This is the story of how a remote control airplane turned into a remote control boat. 

Step 1: Fail Dramatically at Flying a Remote Control Airplane.

The remote control airplane was only $30 at Harbor Freight.  I put it together in about 20 minutes, on the living room coffee table, during my two-year old son's nap time.  It was much easier to assemble than the complicated and expensive gas powered RC plane I built as a teenager, but it was also palpably cheap.  The battery charger doesn't have a light, so I read the instructions carefully to figure out how to tell when the batteries are fully charged. The answer: "When they start to feel hot."

A few weeks later there is a calm Sunday morning. My wife pushes the stroller while I carry the bright yellow plane down to the empty soccer field. The air isn't completely still, but the small gusts are only enough to rustle the leaves of the trees at the edge of the field.

I show my wife the arm motion to launch it, and then I push the stick all the way forward to full throttle. She tosses it, just right, into the air. I had trimmed it beforehand but it immediately begins to veer right. I nudge the stick left and keep the throttle high but it banks hard and loses lift, and before I can back off on the the throttle the plane flies hard into the pavement at the edge of the tennis courts. My son and I run over to inspect the damage. The wing and the body are in pieces.

I feel a little sorry for myself, and have the thought that I'm not cut out for RC airplanes. I remember how more or less the same thing happened the last time I tried to fly an RC plane I'd put together, when I was a teenager. And in the midst of my disappointment and self-recrimination, I notice that the innards - the RC receiver, battery, props, and motors, are all intact.  I get out my leatherman and free them from the wreckage. It occurs to me that boats are easier.

* * *

Acquire an inexpensive remote control airplane with two electric motors that can be controlled independently. Remove the motors, battery pack, and radio receiver from the plane.
I used a catermarina frame from hobby lobby. I did this before I saw this instructable. I didn't know anybody else every did this before.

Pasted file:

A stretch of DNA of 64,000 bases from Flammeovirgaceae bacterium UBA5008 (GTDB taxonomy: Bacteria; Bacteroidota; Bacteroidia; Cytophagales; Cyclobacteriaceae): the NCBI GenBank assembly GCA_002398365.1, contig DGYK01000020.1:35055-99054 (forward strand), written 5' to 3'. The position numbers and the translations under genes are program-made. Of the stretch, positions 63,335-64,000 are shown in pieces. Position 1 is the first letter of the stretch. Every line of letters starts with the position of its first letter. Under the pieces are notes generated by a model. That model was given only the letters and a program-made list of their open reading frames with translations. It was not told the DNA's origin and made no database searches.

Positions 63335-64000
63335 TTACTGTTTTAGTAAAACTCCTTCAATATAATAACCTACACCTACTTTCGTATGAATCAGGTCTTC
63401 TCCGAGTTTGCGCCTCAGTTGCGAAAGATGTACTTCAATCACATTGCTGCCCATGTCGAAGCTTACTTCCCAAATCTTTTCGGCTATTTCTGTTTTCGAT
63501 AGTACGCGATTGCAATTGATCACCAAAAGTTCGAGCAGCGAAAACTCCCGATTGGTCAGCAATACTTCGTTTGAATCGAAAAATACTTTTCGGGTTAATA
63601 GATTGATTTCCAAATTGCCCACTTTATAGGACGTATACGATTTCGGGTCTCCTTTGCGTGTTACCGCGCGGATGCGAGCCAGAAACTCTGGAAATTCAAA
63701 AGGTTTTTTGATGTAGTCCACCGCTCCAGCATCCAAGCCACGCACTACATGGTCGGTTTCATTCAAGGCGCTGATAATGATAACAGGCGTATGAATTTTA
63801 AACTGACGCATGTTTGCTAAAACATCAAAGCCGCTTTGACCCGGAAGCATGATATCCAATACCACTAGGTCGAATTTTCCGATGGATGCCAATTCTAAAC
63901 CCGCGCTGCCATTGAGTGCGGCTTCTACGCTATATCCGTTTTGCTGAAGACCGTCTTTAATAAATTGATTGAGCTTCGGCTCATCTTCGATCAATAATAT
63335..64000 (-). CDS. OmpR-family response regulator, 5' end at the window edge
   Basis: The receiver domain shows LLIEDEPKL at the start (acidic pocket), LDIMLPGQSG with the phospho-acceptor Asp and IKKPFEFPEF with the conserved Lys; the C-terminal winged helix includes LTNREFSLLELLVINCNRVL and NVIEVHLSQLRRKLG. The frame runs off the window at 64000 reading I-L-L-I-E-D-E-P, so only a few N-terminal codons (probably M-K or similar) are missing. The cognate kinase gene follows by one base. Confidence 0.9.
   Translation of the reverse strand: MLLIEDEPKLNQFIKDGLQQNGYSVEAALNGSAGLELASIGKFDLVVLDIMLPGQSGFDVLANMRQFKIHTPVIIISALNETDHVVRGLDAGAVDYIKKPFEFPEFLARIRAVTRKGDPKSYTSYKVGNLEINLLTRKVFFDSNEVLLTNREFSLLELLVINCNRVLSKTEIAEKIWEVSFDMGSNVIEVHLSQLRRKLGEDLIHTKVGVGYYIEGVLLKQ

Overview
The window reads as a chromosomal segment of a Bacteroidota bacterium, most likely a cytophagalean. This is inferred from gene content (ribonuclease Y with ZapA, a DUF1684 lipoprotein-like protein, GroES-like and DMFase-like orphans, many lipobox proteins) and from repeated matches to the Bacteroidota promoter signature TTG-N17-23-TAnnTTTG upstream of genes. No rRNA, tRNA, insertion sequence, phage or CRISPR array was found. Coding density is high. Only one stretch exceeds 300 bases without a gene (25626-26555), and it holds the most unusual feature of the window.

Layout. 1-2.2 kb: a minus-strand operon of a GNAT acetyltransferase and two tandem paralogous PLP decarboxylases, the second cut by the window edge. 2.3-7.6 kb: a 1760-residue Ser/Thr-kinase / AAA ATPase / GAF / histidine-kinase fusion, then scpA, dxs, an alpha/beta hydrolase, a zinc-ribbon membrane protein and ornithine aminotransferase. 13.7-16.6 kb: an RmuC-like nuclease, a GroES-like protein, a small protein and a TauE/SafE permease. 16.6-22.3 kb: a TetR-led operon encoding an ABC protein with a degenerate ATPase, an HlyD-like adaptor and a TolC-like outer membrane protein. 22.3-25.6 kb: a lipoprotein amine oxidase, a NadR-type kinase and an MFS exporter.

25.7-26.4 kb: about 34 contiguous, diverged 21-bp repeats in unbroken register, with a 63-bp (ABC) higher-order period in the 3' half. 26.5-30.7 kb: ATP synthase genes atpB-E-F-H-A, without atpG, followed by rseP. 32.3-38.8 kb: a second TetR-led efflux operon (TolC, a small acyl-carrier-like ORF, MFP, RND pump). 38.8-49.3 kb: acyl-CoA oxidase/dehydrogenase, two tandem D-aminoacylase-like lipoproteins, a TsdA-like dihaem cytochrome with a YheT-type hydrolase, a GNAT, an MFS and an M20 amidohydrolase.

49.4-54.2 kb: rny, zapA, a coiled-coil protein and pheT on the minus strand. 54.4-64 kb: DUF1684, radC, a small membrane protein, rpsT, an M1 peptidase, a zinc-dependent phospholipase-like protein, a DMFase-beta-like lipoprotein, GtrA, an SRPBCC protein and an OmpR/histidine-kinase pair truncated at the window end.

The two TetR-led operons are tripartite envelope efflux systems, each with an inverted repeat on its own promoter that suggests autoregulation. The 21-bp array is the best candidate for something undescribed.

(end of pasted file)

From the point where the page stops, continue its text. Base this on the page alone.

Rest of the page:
<p>That's awesome!! :) And with the 2 bottle approach, you don't really need to have such a heavy keel as mine had. You should make a whole instructable about yours if you haven't already - it looks really cool!</p>
Thank you. Maybe I should.
<p>why would you want to do this anyway. Its a waste of money!!!!!!!!!</p>
why is it a waste of money. you get to make your own rc boat for a good price. also mine belonged to my brother but crashed so we made it into a boat. I one sense we saved money by not throwing it away.<br>its called American ingenuity.
<p>I wold hardly say it's a wast of money I do stof like this all the time </p>
<p>Have you considered a twin hull approach. The catamaran arrangement might increase stability without needing so much weight in the keel.</p>
No, but that's a great idea. You'll still need a fair amount of ballast though, unless you seal the electronics in something water tight. :)
<p>What fm is the Yellow bee. Because i found this plane out in the forest tattered and broken. so i thought the same thing like you, that i would turn it into a boat. I think you did a really nice job. sincerely Jackdu24</p>
Nicely done!
Good dad
I LOLed at the first photo. Thanks dude, this made my day. True maker spirit!
XD Cool. Glad you liked it!
umm get to more of the motors an connect them together an walla. u now have the beginnings of a 4 prop chopper.
That's a fantastic idea! They seem to have pretty good thrust. I'm not certain if it'd be enough to lift the bottle, the radio, and the battery pack -- but it certainly might be. So it's worth a try to anyone with spare motors / props and one of these kits!
Yes! That was great!
Thanks! :)
Bravo! Especially on the 'fail dramatically' realization. <br> <br>One tip, keep a fishing rod handle to help retrieve the boat when it gets stuck too far from shore to reach easily...
Ah, great tip! I had to rely on a guy with sandals who didn't mind rolling up his pant-legs to help out. I'll remember to bring a fishing rod next time. :)
I got in mind doing the same, but with weels.
Awesome! Yeah that should work great. Steering might be a bit of a challenge. But the Yellow Bee has plenty of thrust. If your car is small and light, it'll probably go nice and fast. :)
i put the electronics into a line tracer robot it uses tank style steering
Awesome! If you have pics / an instructable, please post a link!
sadly i don't have any pics, i did it years ago
Kid's a wizard
Got the same plane as yours ;) I prefer more professional look and will make it out of foam ;)
Fantastic~! Please drop me a link when you share it - would love to see it! I'll also add links to cool remixes like that into this instructable, if that sounds ok to you. :)
just after I finish ;)
I did a similar conversion when I was about thirteen, but the boat did not work very well since the drag of the water was not easily overcome by the thrust of the small motors. Nice project :)
Thanks! Yeah the Yellow Bee has some serious juice. Probably would be a lot faster without the sloppy keel design, and a smoother juice bottle. :)
Excellent use of broken toy, on a budget. in addition I really, really enjoyed reading your writing, especially the last passage, with which, I concur.
Thanks very much! :)

About This Instructable




Bio: I develop tinkering activities that invite people to experience and reflect on creativity and learning through play. Previously I ran the Scratch online community in ... More »
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